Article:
This has been demonstrated a lot in the pandemic. A science reporter might be told by an MD that herd immunity will happen if X% of people are vaccinated or are immune due to prior infection. They go to another MD who verifies that interpretation. The reporter doesn't realize that the MDs aren't experts in the dynamics of transmission of this type of virus (and the MDs didn't realize that either). They publish the article not knowing that the virologists and epidemiologists whose expertise is in this field know that information to be wrong. But those people aren't part of the usual information pipleline and have no easy way to get the accurate information into the public record.
The science reporter genuinely thought they had done due diligence. The MDs thought they were passing on accurate information and had no idea that the dynamics of polio, measles and smallpox are pretty radically different from COVID. (Even a lot of epidemiologists withut a background in virology might not have known it.) And the fact checkers might run this by people who don't know they lack the expertise to judge it.
It gets worse when the topic has gray areas.
The moral isn't that we can't believe anything, just that some skepticism is required...without falling into that cynicism that everything is a lie that pushes people to just believe what they want.
Truth is a matter of perspective, kind of like an horizon, it may seem fixed to the viewer but only until the person moves.
It appears to me that "Covid is real", "the Earth is not flat", "the holocaust happened" are not truths that are a matter of perspective. There is even a term for those who think they are.
Truth is not always about perspective. Not all truth is relative.
I think the notion that "all truth is equally a matter of perspective" is something people themselves to let themselves off the hook of doing due diligence. Perspective is sometimes relevant -- but in recent years too many people, in my opinion, have jumped to essentially "truth is what I decide it is".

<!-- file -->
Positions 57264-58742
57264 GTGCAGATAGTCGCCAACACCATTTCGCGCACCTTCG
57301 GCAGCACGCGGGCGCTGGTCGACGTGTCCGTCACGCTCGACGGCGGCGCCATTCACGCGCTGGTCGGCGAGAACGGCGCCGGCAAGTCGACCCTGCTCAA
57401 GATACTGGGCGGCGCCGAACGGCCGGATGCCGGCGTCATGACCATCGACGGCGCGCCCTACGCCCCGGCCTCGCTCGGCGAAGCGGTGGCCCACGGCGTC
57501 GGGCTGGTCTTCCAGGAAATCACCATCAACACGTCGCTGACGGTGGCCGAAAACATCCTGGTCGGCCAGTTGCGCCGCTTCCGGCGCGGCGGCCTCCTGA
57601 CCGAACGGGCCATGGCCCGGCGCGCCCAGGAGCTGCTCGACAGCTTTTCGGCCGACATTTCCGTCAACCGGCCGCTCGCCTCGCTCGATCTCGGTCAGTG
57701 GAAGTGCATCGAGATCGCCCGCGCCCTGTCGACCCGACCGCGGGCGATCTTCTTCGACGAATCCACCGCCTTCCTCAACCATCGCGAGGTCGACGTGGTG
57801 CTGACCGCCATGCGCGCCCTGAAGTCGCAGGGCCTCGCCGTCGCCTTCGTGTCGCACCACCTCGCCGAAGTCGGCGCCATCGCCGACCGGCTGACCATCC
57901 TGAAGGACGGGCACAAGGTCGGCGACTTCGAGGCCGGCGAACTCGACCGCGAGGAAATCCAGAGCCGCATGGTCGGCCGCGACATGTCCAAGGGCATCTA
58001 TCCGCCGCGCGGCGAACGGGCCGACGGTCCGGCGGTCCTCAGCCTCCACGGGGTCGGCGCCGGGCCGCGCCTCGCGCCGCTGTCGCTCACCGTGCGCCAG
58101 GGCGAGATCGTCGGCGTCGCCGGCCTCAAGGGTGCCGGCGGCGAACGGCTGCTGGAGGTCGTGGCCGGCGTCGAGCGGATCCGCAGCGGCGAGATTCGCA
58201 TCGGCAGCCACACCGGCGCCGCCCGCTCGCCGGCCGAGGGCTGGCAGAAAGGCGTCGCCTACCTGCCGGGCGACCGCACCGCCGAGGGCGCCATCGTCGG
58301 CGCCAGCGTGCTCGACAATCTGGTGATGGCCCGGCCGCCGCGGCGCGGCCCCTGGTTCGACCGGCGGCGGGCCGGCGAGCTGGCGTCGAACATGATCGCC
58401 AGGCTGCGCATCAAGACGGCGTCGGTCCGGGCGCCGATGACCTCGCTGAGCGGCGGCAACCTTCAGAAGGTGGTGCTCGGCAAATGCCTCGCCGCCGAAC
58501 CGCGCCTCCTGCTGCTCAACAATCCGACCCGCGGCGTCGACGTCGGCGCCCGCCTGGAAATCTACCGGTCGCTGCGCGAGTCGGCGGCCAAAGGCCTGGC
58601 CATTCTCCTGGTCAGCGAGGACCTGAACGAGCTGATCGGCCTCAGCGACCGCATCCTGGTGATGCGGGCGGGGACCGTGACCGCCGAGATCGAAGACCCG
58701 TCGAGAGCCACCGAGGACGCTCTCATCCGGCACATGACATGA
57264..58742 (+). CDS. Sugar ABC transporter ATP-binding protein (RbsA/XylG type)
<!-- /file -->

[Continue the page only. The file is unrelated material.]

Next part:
Ultimately “truth is what I decide it is”, hopefully this is derived from as much information anyone can trust and use to assemble the truth (multiple perspectives). Even to the point of updating and re-evaluating the old or new sources information.
No, not ultimately.
That is truth only from one's personal perspective. Unless you're the only "real" consciousness there is, and everything else is just a construct of your consciousness. (Which of course I can't prove isn't true.)
If you said "truth to me is what I decide it is", I could get onboard with that at least for some people's outlook. Personally I simply cannot accept that I know at any time what is "truth". All I can do is come to some level of comfort with what I think it is.
There is ultimate truth independent of what anyone decides it is. (Which of course I can't prove either.)
If you can’t prove it, you can only assume it.
Ugh. This is bringing up nasty memories of my father. He wasn't an all bad guy, but he had one horrible pathological trait. If he was convinced of something then it was true, absolutely and unarguably. It wasn't just the usual not wanting to lose an argument kind of thing. It was absolute.
It followed that if it was true then everyone else must also know that and therefore any disagreement was obviously intentional rebelliousness or whatever. Not fun.
Sorry ... wrong thread for this kind of navel gazing!
Why preposterous, we base practically all our knowledge on assumptions, usually evidenced, but not always, sometimes just working hypotheses. Often we have to re-evaluate this knowledge.
@knewspeak - so, ultimate truth is infinitely flexible then? It can change according to your re-evaluation of it? Conflicting truths can be true simultaneously whenever people don't agree? That must be unsettling.
Conflicting ‘truths’ should be evaluated with regard to evidence that can be acquired, yes. Especially more so given the amount of promotion of certain information, false and leading, proliferated on the internet and the media, in these times.
But you are looking at these from our perspective of time, view them as if from an earlier time in history would your truths alter?
You are confusing belief and truth. You may believe something is true but that doesn't make it so.
The truth is not the same thing as what you think you know.
... well put. +1
And the definition of belief is what you believe to be true, even if it’s not. With an element of trust. So we go around and around.